Should You Tip On The Total Bill At A Restaurant Or The Subtotal?

Put on your best Hamlet voice: To tip on the pre-tax subtotal? Or to tip on the total bill? With pathogenic phrases like "tip fatigue" and "no one wants to work anymore" infiltrating even supposedly polite conversation these days, it seems like many modern consumers want to penny-pinch when it comes to doing their part in making sure their server earns a livable wage. So, let's break it down.

When tipping, some diners might be of the inclination toward whatever's easier, math-wise. After a nice meal, calculating a mental equation is probably pretty low on your "stuff I want to do right now" list. Especially in establishments that use digital payment interfaces, the tip screen can make it all too easy to press a button and leave whatever figure it says constitutes a 20% tip, subtotal be damned. Also, inflation has driven menu prices through the roof, which makes the fact that tipping is a percentage-based system even more stressful for budget-conscious foodies.

For folks who have a little extra to spend (or pretty much anyone who's ever worked a service industry job before), the modus operandi might be to err on the side of over-tipping rather than skimping. Whichever way you lean, money isn't really a matter of opinion when exchanging goods and services. The consensus is that you should probably be tipping on the total, but there are arguments in favor of tipping on the subtotal as well. Let's break down both sides.

Tipping on the subtotal is customary

For sit-down restaurants, tipping on the subtotal is generally considered customary in the U.S.  Why could this frame of mind make sense? While the nature of the service industry has evolved a lot over the years, one factor remains black-and-white: Taxes go to the state or local community, not to the employees directly. This matter is even further complicated by the sales tax rate, which is downright outrageous in many states. In California, Oklahoma, Alabama, Washington, Arkansas, Louisiana, and Tennessee, the 2023 tax rate is over 8.5%. Other states have no sales tax rate at all but do impose other fees. In New Hampshire, for instance, there's no sales tax, but an 8.5% "meal tax" is imposed on all prepared meals. Determining how to tip could be a matter of regionality.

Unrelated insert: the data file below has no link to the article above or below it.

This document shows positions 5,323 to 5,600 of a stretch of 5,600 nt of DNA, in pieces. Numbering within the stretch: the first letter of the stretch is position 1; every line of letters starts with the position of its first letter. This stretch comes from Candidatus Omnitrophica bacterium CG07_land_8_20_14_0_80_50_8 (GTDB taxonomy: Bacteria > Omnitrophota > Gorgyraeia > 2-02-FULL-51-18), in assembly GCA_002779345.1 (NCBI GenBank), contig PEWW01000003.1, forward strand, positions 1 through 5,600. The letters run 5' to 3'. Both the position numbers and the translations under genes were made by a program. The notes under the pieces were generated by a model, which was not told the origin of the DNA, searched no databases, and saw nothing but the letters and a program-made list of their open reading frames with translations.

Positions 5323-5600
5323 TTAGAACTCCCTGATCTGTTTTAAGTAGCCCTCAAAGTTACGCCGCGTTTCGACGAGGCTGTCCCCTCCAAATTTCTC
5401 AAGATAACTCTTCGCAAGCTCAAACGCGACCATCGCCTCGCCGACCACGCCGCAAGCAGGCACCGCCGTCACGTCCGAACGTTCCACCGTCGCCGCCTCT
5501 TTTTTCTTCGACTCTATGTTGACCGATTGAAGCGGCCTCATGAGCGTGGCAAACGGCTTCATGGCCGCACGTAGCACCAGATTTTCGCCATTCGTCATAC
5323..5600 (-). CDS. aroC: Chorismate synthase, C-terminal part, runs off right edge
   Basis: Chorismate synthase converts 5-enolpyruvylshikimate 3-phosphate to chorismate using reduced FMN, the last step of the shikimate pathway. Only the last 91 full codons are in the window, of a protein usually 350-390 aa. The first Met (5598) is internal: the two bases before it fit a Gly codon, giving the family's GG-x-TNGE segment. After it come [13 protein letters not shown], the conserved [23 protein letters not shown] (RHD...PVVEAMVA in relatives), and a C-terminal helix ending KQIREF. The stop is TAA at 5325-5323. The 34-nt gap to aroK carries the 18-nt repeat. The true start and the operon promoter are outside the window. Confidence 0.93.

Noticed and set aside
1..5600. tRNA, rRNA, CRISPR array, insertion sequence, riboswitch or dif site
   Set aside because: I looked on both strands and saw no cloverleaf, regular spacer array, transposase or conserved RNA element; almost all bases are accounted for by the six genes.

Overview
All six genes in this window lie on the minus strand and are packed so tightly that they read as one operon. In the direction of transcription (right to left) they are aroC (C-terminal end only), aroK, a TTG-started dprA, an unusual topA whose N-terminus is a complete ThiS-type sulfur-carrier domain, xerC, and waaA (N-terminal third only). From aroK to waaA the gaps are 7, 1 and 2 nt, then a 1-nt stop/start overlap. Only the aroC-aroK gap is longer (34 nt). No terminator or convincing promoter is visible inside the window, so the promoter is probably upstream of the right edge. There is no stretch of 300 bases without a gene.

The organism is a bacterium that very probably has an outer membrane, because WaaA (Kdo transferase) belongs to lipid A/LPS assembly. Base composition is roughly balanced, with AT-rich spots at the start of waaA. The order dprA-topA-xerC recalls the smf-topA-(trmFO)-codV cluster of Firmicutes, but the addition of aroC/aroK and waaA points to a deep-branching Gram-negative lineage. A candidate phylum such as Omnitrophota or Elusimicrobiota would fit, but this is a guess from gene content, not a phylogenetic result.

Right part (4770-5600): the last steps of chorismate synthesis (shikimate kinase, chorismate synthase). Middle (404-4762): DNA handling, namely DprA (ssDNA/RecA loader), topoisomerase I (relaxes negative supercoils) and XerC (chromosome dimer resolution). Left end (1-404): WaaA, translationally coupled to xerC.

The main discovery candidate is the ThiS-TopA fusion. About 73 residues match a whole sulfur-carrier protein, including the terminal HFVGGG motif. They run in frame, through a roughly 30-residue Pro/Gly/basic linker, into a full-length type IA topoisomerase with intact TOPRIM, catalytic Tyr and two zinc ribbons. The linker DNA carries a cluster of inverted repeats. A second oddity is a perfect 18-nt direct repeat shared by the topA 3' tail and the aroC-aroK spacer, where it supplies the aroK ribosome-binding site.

Still, "custom" might not be the most important factor as you figure out how much money to leave your server at the end of a sit-down meal. If you're unsure, don't hesitate to ask the server or other staff about the restaurant's tipping policy or tip calculation method before settling the bill. Admittedly, you're probably more likely to care about the subtotal if you've just dined out with a large group and the price on your bill is looking pretty hefty. That percentage starts to matter more with a big sit-down meal than with the couple of bucks you slap down for a round at the bar ... or does it?

Nickel-and-diming hardworking people

Let's say you've just spent $200 on a nice meal out. Good for you! If you're dining in Agua Dolce County in Los Angeles in 2023, for example, your sales tax rate is 9.5%. That sucks! But, 9.5% of $200 is $19. If you tip 20% on the subtotal versus the total, that's a tip difference of $3.80. If you're willing to drop $200 on a meal, you can afford to toss your server an extra three bucks.

Don't try to do the math yourself. You're the guest in this situation, not the management. In theory, tips are the express property of employees, and if the employer skims any off the top, that's wage theft. But, in actuality, servers have a lot of hands in their tip jars. Employees must report tips on their federal tax returns. Plus, different establishments distribute tips differently and, at the end of a shift, many restaurants require servers to tip out the entire restaurant, including cooks, bussers, runners, and hosts.

This figure is often calculated as a percentage of the total sales post-tax, so if you're tipping on the subtotal, your server is the one who has to bite that extra three dollars (multiplied by however many other tables decide to tip on the subtotal, too). At the end of the day, if you punctuate a lovely sit-down meal by spending three minutes deciding whether to leave an extra three dollars ... maybe you should just leave the three dollars.